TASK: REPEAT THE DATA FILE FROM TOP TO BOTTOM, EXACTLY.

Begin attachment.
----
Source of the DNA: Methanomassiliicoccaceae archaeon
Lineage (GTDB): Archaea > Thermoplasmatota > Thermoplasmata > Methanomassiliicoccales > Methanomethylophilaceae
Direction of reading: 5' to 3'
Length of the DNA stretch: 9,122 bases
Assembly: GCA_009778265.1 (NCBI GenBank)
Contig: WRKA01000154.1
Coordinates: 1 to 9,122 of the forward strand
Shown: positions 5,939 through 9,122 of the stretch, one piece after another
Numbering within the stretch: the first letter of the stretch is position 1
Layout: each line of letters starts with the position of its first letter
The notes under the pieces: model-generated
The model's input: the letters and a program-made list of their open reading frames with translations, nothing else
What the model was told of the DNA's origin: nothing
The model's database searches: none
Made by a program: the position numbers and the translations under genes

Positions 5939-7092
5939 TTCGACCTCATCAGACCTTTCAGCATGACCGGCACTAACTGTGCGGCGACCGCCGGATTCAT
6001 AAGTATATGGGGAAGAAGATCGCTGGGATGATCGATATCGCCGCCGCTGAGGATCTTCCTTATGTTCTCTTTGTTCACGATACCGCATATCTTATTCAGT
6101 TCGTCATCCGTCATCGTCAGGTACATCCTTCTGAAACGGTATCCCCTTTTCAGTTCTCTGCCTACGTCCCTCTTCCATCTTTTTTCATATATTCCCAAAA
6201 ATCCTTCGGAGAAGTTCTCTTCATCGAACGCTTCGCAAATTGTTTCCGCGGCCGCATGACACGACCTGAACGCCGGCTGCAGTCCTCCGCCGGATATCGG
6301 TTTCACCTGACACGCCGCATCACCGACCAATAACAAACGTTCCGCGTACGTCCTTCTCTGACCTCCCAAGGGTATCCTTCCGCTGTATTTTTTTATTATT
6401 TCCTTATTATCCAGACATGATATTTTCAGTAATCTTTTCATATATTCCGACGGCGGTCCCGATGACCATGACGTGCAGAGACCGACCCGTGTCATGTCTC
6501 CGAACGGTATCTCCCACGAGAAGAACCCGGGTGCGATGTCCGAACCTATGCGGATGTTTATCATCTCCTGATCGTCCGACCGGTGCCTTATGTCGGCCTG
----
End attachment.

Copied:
Source of the DNA: Methanomassiliicoccaceae archaeon
Lineage (GTDB): Archaea > Thermoplasmatota > Thermoplasmata > Methanomassiliicoccales > Methanomethylophilaceae
Direction of reading: 5' to 3'
Length of the DNA stretch: 9,122 bases
Assembly: GCA_009778265.1 (NCBI GenBank)
Contig: WRKA01000154.1
Coordinates: 1 to 9,122 of the forward strand
Shown: positions 5,939 through 9,122 of the stretch, one piece after another
Numbering within the stretch: the first letter of the stretch is position 1
Layout: each line of letters starts with the position of its first letter
The notes under the pieces: model-generated
The model's input: the letters and a program-made list of their open reading frames with translations, nothing else
What the model was told of the DNA's origin: nothing
The model's database searches: none
Made by a program: the position numbers and the translations under genes

Positions 5939-7092
5939 TTCGACCTCATCAGACCTTTCAGCATGACCGGCACTAACTGTGCGGCGACCGCCGGATTCAT
6001 AAGTATATGGGGAAGAAGATCGCTGGGATGATCGATATCGCCGCCGCTGAGGATCTTCCTTATGTTCTCTTTGTTCACGATACCGCATATCTTATTCAGT
6101 TCGTCATCCGTCATCGTCAGGTACATCCTTCTGAAACGGTATCCCCTTTTCAGTTCTCTGCCTACGTCCCTCTTCCATCTTTTTTCATATATTCCCAAAA
6201 ATCCTTCGGAGAAGTTCTCTTCATCGAACGCTTCGCAAATTGTTTCCGCGGCCGCATGACACGACCTGAACGCCGGCTGCAGTCCTCCGCCGGATATCGG
6301 TTTCACCTGACACGCCGCATCACCGACCAATAACAAACGTTCCGCGTACGTCCTTCTCTGACCTCCCAAGGGTATCCTTCCGCTGTATTTTTTTATTATT
6401 TCCTTATTATCCAGACATGATATTTTCAGTAATCTTTTCATATATTCCGACGGCGGTCCCGATGACCATGACGTGCAGAGACCGACCCGTGTCATGTCTC
6501 CGAACGGTATCTCCCACGAGAAGAACCCGGGTGCGATGTCCGAACCTATGCGGATGTTTATCATCTCCTGATCGTCCGACCGGTGCCTTATGTCGGCCTG